Hong Kong Customs today (November 30) arrested three salespersons of a medicine shop suspected of engaging in unfair trade practices for making misleading omissions and using aggressive commercial practices in the course of selling Chinese medicine, in contravention of the Trade Descriptions Ordinance (TDO).
Customs earlier received information alleging that three salespersons of a medicine shop in Causeway Bay were suspected of engaging in unfair trade practices to coerce customers into purchasing Chinese medicine. Upon investigations, Customs revealed that a salesperson of the medicine shop concerned provided untimely material information, including the unit price and the total price of the goods, in the course of the sale of a Chinese medicine to a customer. The salesperson, together with another two salespersons, also stopped the customer from leaving the shop and coerced the victim into purchasing the Chinese medicine by saying the Chinese medicine was already ground. Eventually, the customer was coerced to purchase the Chinese medicine at exorbitant prices, which were over 200 times different from what was expected.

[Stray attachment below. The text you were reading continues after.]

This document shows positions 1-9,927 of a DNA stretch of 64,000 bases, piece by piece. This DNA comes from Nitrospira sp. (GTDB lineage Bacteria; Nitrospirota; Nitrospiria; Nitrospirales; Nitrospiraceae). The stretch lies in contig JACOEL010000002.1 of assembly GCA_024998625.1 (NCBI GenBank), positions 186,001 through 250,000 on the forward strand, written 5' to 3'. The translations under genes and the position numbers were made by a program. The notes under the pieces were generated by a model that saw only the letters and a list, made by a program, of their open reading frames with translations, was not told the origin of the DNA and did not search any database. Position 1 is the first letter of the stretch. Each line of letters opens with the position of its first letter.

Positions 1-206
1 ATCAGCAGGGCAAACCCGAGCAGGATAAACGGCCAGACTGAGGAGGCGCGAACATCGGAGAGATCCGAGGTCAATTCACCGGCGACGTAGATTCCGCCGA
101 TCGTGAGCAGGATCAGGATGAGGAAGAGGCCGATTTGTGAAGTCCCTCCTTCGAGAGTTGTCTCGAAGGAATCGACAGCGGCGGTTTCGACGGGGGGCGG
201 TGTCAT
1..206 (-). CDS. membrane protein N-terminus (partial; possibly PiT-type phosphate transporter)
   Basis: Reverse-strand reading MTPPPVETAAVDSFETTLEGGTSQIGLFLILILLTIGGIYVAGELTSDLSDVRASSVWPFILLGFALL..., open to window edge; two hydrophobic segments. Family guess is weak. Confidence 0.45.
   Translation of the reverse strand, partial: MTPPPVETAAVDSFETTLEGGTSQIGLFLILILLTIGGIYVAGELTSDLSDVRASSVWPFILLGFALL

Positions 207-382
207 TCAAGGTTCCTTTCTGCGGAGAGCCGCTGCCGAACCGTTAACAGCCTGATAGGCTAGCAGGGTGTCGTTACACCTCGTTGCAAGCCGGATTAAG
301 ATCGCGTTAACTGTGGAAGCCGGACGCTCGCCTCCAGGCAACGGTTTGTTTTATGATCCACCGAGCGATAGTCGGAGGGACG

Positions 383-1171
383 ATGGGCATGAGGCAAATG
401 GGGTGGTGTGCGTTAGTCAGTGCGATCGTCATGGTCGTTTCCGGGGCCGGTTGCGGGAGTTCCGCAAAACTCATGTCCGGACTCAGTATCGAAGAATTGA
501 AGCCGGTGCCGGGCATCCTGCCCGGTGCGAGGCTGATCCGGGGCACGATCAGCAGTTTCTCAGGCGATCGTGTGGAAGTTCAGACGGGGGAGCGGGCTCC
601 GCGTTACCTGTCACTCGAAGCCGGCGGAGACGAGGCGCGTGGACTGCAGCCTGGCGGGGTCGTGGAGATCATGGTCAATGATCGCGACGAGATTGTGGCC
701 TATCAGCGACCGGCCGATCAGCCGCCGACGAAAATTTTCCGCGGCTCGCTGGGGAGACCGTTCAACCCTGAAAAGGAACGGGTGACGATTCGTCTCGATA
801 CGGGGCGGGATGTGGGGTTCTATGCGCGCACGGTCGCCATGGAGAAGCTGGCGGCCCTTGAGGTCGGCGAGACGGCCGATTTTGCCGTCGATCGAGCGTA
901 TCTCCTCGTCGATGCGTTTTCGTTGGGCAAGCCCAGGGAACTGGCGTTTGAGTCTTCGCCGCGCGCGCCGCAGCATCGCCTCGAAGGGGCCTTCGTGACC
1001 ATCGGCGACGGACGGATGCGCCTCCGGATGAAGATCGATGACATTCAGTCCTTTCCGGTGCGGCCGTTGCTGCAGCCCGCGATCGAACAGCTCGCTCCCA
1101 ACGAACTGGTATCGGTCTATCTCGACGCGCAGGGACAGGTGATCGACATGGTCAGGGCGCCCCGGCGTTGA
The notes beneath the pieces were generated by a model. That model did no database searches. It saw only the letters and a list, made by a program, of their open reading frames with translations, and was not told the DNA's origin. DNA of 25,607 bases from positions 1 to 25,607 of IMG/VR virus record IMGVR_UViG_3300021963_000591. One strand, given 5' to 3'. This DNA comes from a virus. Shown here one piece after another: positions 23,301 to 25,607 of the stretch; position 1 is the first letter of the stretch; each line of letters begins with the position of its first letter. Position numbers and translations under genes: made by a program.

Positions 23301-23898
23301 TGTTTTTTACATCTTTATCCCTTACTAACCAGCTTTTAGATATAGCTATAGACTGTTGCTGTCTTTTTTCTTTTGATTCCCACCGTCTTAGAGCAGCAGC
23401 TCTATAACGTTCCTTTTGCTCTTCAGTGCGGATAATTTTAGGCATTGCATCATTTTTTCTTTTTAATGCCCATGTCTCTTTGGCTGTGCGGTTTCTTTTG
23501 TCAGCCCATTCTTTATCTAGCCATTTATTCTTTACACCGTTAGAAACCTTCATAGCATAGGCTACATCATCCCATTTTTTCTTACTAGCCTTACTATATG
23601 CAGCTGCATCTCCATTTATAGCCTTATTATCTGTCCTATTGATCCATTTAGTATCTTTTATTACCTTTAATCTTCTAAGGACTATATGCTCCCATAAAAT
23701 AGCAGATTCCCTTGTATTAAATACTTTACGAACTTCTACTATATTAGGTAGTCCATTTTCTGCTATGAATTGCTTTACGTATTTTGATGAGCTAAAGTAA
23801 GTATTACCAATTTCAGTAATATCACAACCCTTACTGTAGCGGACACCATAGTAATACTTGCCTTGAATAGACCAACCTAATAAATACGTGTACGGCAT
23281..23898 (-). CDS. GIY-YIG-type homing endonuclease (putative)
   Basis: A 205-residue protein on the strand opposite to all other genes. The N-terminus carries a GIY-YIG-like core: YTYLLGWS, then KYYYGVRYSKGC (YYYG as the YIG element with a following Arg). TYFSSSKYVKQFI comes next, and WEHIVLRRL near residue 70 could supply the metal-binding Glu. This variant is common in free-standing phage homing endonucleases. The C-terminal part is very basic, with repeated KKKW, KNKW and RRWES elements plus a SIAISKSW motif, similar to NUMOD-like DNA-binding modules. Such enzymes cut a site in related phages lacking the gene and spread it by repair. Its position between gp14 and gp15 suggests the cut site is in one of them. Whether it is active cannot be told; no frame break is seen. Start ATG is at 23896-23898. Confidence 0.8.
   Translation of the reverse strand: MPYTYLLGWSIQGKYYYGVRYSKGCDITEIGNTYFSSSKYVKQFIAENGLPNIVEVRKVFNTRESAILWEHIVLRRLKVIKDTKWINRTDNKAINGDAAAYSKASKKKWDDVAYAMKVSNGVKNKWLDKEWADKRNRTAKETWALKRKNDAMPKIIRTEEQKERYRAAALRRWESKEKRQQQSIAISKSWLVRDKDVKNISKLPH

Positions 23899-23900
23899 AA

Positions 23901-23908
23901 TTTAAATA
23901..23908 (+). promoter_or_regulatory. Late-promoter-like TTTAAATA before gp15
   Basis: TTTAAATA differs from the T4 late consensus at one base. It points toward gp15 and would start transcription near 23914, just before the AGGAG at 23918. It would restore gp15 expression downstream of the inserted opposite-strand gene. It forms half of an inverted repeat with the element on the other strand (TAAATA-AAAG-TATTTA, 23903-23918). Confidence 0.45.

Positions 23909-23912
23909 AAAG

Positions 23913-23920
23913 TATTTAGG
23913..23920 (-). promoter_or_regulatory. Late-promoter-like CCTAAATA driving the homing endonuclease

Customs today took enforcement action and arrested three salesmen, aged between 31 and 44, suspected to be connected with the case at the medicine shop concerned. During the operation, a batch of suspected Part 1 poison, in contravention of the Pharmacy and Poisons Ordinance, was also found by Customs officers at the same time.
An investigation is ongoing and the three arrested men have been released on bail pending further investigation.
Customs reminds traders to comply with the requirements of the TDO and consumers to purchase products from reputable shops. Consumers should also be cautious about the unit price and ask for more information, including the total price of the goods selected, before making a purchase decision.
Under the TDO, any trader who engages in a commercial practice that omits or hides material information or provides material information in a manner that is unclear, unintelligible, ambiguous or untimely, and as a result causes, or is likely to cause, an average consumer to make a transactional decision, commits an offence of misleading omissions. Also, any trader commits an offence of engaging in aggressive commercial practices if harassment, coercion or undue influence is used to impair a consumer's freedom of choice or conduct, causing the consumer to make a transactional decision. The maximum penalty upon conviction is a fine of $500,000 and imprisonment for five years.
Members of the public may report any suspected violations of the TDO to Customs' 24-hour hotline 2545 6182 or its dedicated crime-reporting email account (firstname.lastname@example.org).
Ends/Wednesday, November 30 2022